Observing crystal nucleation in four dimensions using atomic electron tomography
JH Zhou and YS Yang and Y Yang and DS Kim and A Yuan and XZ Tian and C Ophus and F Sun and AK Schmid and M Nathanson and H Heinz and Q An and H Zeng and P Ercius and JW Miao, NATURE, 570, 500-+ (2019).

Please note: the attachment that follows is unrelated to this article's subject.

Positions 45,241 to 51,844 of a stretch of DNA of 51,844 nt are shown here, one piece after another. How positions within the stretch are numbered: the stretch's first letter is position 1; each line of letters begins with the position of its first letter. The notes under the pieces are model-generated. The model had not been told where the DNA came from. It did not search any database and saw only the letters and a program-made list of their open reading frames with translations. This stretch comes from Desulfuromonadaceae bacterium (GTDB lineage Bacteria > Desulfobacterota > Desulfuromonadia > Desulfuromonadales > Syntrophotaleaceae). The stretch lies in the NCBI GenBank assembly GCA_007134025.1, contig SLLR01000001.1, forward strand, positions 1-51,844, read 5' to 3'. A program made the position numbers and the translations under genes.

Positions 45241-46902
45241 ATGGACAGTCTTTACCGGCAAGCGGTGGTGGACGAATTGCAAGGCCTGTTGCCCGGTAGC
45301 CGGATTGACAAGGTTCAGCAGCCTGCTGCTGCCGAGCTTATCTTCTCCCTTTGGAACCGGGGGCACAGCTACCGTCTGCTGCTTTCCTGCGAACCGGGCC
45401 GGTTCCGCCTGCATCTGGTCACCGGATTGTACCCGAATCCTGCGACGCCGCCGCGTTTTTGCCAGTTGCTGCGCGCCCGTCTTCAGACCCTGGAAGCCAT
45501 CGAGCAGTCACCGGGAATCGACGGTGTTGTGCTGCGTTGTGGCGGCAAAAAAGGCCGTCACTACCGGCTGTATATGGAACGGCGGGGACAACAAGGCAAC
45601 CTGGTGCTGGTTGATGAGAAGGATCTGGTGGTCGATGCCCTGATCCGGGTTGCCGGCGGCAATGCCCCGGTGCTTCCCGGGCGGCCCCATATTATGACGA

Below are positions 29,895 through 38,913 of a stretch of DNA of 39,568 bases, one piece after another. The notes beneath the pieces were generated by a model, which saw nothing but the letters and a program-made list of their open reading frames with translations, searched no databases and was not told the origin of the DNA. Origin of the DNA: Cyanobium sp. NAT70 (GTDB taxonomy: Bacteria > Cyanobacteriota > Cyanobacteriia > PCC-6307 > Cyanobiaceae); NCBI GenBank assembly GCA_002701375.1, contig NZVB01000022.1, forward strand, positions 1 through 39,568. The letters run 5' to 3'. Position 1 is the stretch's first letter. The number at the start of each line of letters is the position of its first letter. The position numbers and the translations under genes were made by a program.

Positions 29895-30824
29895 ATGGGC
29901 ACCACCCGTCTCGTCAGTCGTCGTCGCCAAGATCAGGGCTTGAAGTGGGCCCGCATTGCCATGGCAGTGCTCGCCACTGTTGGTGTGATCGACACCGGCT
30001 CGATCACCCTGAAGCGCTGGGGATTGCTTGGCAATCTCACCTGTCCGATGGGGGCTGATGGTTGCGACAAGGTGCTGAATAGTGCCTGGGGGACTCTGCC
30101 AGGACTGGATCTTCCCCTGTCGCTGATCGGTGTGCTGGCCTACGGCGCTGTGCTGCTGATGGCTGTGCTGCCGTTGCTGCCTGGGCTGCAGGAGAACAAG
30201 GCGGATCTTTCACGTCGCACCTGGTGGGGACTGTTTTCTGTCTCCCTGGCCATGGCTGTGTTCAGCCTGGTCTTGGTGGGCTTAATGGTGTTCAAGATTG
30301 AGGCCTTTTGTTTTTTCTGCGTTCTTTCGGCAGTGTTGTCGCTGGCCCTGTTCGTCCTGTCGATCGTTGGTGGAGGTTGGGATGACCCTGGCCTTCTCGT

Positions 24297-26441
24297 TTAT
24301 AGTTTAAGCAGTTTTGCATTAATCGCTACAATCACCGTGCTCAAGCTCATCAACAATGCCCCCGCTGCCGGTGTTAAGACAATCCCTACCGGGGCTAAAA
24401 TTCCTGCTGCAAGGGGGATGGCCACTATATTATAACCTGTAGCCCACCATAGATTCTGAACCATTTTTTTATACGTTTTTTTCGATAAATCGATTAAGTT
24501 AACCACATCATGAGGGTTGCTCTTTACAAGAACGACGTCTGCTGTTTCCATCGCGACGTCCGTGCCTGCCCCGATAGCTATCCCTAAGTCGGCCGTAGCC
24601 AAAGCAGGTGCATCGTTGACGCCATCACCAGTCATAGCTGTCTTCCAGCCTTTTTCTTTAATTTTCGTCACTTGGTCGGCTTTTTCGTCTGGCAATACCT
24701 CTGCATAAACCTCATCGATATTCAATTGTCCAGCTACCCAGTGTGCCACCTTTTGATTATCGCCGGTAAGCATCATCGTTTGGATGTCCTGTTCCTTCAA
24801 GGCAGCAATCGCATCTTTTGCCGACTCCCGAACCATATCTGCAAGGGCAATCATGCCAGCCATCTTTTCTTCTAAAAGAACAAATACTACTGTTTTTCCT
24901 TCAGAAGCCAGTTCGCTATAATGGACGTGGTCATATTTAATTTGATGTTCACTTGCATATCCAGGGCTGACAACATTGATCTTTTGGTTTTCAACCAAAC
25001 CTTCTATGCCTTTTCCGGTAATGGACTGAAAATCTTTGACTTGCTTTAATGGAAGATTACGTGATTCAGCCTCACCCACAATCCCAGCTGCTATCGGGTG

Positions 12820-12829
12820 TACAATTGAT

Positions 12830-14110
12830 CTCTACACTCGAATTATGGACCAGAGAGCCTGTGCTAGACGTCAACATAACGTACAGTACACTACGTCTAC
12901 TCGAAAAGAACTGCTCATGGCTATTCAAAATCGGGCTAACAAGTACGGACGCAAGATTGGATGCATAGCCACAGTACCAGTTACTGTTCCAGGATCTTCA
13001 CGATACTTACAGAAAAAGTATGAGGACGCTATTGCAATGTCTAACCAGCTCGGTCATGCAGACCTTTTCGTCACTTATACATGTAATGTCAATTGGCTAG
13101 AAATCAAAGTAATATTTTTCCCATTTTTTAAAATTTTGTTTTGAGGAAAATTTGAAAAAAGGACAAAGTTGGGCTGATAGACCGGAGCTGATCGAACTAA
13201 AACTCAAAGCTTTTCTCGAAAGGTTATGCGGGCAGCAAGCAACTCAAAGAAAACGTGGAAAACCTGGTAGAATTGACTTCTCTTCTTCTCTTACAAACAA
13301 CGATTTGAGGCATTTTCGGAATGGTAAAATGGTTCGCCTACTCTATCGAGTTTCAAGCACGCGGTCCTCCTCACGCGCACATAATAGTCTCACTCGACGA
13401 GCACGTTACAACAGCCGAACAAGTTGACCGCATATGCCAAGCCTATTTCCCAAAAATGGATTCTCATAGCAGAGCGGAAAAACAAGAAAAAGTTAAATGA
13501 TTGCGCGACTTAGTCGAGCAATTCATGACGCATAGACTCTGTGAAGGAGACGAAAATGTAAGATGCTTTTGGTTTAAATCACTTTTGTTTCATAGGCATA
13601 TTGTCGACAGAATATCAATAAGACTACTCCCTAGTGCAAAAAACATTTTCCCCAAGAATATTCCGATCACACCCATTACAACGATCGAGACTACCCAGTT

Nucleation plays a critical role in many physical and biological phenomena that range from crystallization, melting and evaporation to the formation of clouds and the initiation of neurodegenerative diseases(1-3). However, nucleation is a challenging process to study experimentally, especially in its early stages, when several atoms or molecules start to form a new phase from a parent phase. A number of experimental and computational methods have been used to investigate nucleation processes(4-17), but experimental determination of the three- dimensional atomic structure and the dynamics of early-stage nuclei has been unachievable. Here we use atomic electron tomography to study early-stage nucleation in four dimensions (that is, including time) at atomic resolution. Using FePt nanoparticles as a model system, we find that early-stage nuclei are irregularly shaped, each has a core of one to a few atoms with the maximum order parameter, and the order parameter gradient points from the core to the boundary of the nucleus. We capture the structure and dynamics of the same nuclei undergoing growth, fluctuation, dissolution, merging and/or division, which are regulated by the order parameter distribution and its gradient. These experimental observations are corroborated by molecular dynamics simulations of heterogeneous and homogeneous nucleation in liquid-solid phase transitions of Pt. Our experimental and molecular dynamics results indicate that a theory beyond classical nucleation theory(1,2,18) is needed to describe early-stage nucleation at the atomic scale. We anticipate that the reported approach will open the door to the study of many fundamental problems in materials science, nanoscience, condensed matter physics and chemistry, such as phase transition, atomic diffusion, grain boundary dynamics, interface motion, defect dynamics and surface reconstruction with four-dimensional atomic resolution.
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